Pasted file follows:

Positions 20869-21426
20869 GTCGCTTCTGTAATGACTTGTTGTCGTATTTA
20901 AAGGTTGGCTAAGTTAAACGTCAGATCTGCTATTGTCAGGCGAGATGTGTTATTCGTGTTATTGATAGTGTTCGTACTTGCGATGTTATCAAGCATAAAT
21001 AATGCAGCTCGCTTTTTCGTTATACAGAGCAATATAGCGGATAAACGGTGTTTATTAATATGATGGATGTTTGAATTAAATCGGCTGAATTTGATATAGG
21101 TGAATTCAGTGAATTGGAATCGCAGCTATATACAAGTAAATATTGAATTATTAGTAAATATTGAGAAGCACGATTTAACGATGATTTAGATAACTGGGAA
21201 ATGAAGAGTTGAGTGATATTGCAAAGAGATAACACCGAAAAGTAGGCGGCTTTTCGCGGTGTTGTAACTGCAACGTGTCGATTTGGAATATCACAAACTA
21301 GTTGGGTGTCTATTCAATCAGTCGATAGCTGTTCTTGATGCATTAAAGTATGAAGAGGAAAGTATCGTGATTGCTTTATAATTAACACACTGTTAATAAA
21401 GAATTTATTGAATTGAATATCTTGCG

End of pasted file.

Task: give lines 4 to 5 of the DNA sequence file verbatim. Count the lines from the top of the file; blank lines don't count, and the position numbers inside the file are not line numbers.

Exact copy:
21001 AATGCAGCTCGCTTTTTCGTTATACAGAGCAATATAGCGGATAAACGGTGTTTATTAATATGATGGATGTTTGAATTAAATCGGCTGAATTTGATATAGG
21101 TGAATTCAGTGAATTGGAATCGCAGCTATATACAAGTAAATATTGAATTATTAGTAAATATTGAGAAGCACGATTTAACGATGATTTAGATAACTGGGAA